Paddy Richardson, Neil Cross, Paul Cleave and Alix Bosco, all excellent writers whose styles differ widely, were nominated. Paul Cleave won for his novel Shotgun Men. And he showed up to accept the second annual award. Last year, in a plot twist Ngaio Marsh might have employed and enjoyed, Alix Bosco won for Cut & Run. But Alix Bosco is a pseudonym and the winning author did not appear.

Greg McGee

A week before the award ceremony on 21 August of this year, Greg McGee announced that he uses the pseudonym Alix Bosco and that he would appear to support the other authors and the awarding of the prize. In a series of interviews he explained that he wanted the character he created, a female investigator to be evaluated by readers and critics as the creation of an unknown writer. He described his reputation, based in part on his personal history — a rugby player who wrote a play about rugby, “ as a bloke who writes about blokes” He noted that prepublication readers who knew he was the author found the character not credible but, readers unaware of the author’s identity found the character engaging. McGee said he had to argue with his agent and publisher to publish the book without using his name. He noted that historically women authors have had to use male pen names to get published.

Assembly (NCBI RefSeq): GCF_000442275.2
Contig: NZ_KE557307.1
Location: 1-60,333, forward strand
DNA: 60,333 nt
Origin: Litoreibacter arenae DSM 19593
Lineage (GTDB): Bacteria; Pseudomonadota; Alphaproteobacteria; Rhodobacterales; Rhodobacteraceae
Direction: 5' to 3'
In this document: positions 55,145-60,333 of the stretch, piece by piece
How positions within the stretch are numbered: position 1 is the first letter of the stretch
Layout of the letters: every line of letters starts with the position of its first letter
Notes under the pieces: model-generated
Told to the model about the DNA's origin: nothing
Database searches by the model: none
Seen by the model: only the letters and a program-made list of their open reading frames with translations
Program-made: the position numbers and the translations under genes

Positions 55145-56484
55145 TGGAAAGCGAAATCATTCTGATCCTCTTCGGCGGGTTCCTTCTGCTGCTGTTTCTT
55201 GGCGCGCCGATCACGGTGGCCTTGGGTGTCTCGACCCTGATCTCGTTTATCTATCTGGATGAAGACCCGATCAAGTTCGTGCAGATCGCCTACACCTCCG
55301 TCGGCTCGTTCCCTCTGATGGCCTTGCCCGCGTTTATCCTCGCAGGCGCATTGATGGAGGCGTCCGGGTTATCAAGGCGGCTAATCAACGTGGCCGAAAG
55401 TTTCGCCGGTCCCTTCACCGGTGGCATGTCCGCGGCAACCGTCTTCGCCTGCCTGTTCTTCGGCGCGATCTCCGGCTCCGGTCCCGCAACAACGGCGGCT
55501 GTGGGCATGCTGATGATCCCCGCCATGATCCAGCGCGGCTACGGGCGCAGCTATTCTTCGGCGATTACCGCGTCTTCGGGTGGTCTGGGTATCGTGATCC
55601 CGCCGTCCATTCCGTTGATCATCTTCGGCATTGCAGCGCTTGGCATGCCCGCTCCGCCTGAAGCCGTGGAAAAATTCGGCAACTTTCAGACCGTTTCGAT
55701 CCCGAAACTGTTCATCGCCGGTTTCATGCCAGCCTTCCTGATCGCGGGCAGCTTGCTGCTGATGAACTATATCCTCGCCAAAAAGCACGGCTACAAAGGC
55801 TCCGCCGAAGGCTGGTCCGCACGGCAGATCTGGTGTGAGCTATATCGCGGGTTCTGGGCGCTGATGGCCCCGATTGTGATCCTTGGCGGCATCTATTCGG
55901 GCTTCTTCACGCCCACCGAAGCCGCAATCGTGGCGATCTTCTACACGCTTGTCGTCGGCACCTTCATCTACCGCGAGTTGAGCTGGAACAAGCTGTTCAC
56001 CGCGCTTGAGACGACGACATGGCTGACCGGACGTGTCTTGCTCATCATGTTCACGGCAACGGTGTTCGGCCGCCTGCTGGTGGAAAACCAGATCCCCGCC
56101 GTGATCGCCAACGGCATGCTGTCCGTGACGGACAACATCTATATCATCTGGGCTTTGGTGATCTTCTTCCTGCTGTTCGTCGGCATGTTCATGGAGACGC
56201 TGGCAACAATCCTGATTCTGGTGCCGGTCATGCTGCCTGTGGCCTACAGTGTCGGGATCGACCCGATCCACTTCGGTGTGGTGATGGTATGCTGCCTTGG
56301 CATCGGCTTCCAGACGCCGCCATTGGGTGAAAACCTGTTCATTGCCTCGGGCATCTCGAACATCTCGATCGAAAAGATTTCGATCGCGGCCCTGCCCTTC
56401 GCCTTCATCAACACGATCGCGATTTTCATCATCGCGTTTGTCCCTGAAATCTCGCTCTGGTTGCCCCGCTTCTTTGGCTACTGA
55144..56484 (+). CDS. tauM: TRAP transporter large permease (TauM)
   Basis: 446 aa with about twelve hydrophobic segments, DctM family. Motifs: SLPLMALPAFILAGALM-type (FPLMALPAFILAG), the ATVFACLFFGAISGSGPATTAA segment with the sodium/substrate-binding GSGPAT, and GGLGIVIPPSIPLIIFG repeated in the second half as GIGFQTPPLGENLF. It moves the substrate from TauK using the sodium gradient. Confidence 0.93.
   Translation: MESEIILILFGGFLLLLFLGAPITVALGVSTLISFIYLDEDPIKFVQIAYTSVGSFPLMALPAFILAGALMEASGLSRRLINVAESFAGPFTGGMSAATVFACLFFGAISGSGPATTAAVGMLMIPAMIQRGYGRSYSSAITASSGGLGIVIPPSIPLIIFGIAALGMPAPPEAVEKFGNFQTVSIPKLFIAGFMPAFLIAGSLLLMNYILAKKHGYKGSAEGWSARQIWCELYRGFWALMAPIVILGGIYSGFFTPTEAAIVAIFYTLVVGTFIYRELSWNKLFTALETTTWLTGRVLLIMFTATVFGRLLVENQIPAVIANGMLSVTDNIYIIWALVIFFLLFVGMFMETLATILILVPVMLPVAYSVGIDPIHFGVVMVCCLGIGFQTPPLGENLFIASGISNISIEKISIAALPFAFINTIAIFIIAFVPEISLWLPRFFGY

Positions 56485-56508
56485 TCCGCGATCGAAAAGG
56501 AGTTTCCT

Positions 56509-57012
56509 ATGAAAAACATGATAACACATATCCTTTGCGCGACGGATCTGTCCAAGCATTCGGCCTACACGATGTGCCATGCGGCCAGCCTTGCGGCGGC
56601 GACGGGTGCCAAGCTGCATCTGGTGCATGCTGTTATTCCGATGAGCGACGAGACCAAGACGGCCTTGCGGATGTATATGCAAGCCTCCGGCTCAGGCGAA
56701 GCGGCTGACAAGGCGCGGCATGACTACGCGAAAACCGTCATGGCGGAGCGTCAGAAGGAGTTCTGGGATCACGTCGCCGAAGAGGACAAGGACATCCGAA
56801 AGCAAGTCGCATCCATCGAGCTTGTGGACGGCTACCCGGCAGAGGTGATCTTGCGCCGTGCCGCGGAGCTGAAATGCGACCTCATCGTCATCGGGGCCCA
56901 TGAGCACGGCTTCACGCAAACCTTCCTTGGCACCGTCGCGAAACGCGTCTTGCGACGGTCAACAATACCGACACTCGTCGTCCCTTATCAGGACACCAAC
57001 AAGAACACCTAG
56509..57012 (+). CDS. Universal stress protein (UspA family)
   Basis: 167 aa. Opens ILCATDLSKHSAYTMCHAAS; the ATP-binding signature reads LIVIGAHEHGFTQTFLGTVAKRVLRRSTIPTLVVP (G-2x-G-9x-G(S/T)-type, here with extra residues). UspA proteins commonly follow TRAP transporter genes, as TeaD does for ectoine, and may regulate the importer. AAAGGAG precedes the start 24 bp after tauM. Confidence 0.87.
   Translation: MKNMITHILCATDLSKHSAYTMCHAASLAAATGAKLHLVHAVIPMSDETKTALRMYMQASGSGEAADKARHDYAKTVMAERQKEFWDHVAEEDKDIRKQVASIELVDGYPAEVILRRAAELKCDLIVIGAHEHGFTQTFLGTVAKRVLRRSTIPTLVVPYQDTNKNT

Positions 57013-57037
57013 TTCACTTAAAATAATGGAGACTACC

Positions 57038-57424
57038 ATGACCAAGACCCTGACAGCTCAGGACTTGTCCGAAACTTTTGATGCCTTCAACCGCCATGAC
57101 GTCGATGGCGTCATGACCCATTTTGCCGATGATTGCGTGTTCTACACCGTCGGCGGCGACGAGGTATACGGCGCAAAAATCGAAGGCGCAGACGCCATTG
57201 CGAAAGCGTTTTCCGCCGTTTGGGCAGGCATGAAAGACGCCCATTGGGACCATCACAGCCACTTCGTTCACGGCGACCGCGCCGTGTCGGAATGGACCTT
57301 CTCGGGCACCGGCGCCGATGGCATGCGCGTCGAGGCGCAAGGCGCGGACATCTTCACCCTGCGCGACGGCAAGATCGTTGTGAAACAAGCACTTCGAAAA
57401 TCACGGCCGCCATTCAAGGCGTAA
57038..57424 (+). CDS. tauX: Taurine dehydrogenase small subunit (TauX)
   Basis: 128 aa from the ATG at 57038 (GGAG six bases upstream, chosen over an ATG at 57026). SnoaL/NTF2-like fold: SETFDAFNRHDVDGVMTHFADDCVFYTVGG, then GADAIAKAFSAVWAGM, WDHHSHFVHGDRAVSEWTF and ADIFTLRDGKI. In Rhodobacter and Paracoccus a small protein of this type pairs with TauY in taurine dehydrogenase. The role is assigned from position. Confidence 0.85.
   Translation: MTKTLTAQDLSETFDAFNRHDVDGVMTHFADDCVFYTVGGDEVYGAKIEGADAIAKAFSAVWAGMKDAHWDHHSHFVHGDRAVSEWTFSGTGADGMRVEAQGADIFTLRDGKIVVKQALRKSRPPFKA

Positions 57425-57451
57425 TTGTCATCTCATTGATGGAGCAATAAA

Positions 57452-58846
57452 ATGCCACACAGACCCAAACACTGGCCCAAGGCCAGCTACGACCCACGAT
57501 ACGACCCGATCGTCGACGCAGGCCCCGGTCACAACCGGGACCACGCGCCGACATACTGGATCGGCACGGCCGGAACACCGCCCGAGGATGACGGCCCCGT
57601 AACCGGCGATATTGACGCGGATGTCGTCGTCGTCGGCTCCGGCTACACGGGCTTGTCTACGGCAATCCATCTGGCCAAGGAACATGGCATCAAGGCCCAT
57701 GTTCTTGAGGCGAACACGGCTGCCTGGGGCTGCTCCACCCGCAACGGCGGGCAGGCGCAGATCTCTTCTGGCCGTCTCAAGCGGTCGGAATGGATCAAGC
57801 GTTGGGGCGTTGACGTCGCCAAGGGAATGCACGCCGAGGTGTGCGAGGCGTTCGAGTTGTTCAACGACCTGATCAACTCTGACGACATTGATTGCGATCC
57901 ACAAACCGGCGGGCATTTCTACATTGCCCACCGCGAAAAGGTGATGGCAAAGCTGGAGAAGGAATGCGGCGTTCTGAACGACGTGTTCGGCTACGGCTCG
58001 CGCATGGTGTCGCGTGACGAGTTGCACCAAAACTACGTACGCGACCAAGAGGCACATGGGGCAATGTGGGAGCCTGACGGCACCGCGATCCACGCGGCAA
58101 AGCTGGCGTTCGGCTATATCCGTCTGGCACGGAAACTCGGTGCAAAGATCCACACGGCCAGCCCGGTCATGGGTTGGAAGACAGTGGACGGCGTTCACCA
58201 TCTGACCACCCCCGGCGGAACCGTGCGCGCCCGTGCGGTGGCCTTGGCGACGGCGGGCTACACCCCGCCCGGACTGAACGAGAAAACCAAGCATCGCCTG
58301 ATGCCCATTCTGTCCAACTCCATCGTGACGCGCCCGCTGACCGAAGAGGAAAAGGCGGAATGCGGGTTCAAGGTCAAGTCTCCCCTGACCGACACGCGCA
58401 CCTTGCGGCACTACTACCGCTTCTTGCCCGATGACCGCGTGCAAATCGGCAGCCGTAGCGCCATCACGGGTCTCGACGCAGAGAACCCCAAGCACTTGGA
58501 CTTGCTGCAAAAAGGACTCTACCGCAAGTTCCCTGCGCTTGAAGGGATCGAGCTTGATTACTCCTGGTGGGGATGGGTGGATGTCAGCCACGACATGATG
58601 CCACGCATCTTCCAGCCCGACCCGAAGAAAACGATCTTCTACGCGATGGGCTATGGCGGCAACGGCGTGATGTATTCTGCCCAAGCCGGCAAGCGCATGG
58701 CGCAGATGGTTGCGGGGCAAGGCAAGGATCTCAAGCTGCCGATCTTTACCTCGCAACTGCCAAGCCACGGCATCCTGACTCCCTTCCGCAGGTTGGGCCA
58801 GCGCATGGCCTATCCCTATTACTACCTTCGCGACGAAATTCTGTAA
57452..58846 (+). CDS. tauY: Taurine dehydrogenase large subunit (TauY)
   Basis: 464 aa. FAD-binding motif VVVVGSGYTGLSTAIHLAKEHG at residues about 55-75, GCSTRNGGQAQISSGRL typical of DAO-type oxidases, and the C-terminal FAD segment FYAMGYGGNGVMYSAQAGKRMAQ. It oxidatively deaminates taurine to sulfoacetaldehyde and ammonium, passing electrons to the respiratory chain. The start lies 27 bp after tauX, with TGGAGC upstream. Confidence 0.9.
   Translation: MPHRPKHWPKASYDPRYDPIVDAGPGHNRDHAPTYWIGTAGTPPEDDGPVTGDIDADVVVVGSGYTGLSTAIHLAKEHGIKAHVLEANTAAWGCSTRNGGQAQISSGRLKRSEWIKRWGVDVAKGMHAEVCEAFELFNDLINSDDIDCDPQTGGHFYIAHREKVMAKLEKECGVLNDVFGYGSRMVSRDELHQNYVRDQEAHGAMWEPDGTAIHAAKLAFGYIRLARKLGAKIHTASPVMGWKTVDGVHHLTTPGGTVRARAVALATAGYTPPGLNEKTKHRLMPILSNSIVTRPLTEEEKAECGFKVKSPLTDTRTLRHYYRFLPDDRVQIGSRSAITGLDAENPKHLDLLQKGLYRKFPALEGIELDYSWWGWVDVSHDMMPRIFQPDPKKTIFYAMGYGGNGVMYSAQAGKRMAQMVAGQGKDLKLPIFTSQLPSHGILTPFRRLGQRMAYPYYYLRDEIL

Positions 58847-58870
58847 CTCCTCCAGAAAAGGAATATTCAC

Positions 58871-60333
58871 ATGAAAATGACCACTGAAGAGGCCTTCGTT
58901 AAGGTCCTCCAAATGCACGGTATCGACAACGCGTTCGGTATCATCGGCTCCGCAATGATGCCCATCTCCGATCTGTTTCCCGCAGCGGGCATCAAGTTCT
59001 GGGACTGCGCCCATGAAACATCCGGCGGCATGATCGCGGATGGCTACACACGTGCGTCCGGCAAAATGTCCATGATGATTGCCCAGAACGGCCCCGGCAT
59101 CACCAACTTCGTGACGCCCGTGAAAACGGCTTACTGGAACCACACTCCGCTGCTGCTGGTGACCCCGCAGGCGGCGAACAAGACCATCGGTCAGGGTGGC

Best-selling and prolific author Tess Gerritsen and award-winning author John Hart began the ceremony by speaking and answering questions about their work. They were warm informative and funny.

Tess Gerritsen and John Hart

The nominees also spoke about their work and took questions from the audience. One topic that was repeatedly asked about was if the writers would use events from the latest major earthquake, the greatest natural disaster in New Zealand’s history, in their writing. Paul Cleave sets his novels in Christchurch, site of the disaster.

The authors as a group suggested the events were too recent and emotions were still very raw. Each author said they would not write about the earthquake any tme soon. With so many people as direct witnesses, any error in detail would be immediately noted. They also agreed about the importance of literature was a way for a nation to mourn and to process terrible events like wars and disasters.